Maybe it was too early for the legalization crowd.
Barely anyone showed up Tuesday for a 10 a.m. event outside the State House aimed at kicking off a signature drive for a proposed 2016 ballot question that would legalize marijuana for adult recreational use.
Two of the three state legislators slated to attend the launch for the Campaign to Regulate Marijuana Like Alcohol in Massachusetts did not.
And, while political kickoffs in front of the golden-domed building are often packed with supporters, the crowd at this one — which included the ballot push’s campaign manager, communications director, and a few other backers — was sparse and far from fired up.
Jim Borghesani, the campaign’s communications director, acknowledged it “was difficult to reach out to a lot of people who we think will support the ballot” push.
“This early in the process, it’s difficult to assemble a crowd,” he said.
But he emphasized the objective of the event was to alert voters that public officials support the legalization effort and his group is confident it will put together a strong campaign and get its message out.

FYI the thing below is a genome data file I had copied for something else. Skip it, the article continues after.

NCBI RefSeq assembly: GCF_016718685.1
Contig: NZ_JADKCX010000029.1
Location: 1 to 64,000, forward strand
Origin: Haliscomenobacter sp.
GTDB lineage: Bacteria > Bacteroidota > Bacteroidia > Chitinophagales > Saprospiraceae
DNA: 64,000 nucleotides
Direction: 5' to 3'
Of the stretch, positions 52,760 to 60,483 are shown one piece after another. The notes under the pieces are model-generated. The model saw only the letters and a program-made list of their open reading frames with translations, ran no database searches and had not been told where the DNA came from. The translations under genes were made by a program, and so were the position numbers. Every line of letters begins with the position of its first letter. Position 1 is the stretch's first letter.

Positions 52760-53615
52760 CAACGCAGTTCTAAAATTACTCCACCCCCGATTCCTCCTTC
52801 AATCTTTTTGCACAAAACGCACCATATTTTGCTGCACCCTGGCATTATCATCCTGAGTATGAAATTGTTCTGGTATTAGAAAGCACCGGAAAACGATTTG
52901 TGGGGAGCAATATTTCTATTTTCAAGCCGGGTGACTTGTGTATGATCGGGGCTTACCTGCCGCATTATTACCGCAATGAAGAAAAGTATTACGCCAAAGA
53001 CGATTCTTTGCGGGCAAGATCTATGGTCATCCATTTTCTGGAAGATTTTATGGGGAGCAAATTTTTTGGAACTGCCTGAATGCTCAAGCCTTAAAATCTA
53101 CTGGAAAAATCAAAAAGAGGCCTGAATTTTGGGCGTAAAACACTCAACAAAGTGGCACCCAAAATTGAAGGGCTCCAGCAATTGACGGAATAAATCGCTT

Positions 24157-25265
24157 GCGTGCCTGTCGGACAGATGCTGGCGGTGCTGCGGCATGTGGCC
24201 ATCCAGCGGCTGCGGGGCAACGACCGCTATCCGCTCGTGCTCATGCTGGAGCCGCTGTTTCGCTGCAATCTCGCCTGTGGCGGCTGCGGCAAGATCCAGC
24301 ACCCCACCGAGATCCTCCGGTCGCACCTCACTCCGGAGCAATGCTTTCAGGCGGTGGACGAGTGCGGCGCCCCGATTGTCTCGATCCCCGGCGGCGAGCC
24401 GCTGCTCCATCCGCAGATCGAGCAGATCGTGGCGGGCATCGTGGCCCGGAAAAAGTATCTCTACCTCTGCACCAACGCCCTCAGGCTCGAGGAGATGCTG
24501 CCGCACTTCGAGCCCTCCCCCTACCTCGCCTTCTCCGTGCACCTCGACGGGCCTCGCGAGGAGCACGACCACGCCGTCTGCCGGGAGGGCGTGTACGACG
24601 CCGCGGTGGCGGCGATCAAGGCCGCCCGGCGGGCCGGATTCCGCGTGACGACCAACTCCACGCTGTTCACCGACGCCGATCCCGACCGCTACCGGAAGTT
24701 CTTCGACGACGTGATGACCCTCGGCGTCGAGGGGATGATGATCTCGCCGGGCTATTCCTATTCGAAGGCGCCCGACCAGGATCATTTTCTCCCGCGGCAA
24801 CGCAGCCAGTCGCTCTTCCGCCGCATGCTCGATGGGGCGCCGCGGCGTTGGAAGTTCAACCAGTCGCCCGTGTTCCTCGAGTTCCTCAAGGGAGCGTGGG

The campaign is supported by the Marijuana Policy Project, a well-funded national group. And advocates expect to gather the tens of thousands of signatures necessary to make the ballot, using volunteers and a paid signature-gathering firm, SpoonWorks.
State Representative Jay D. Livingstone, a Beacon Hill Democrat who lives near the State House and did show up, noted that strong majorities of Massachusetts voters approved measures that decriminalized possession of small amounts of marijuana in 2008 and allowed its use for medical purposes in 2012.
State Representative David M. Rogers, a Cambridge Democrat, said his not showing up was “merely a scheduling conflict” and he “fully supports the initiative. Completely.”
State Senator William N. Brownsberger, the Senate chairman of the Joint Committee on the Judiciary and the other legislator slated to be at the Tuesday event, said later he continues to support legalization and will publicly make the case for it.
But the kickoff, the Belmont Democrat said, “it just wasn’t something that fit in my day.”
Another state ballot group, Bay State Repeal, is also working to put a marijuana legalization measure on the ’16 ballot.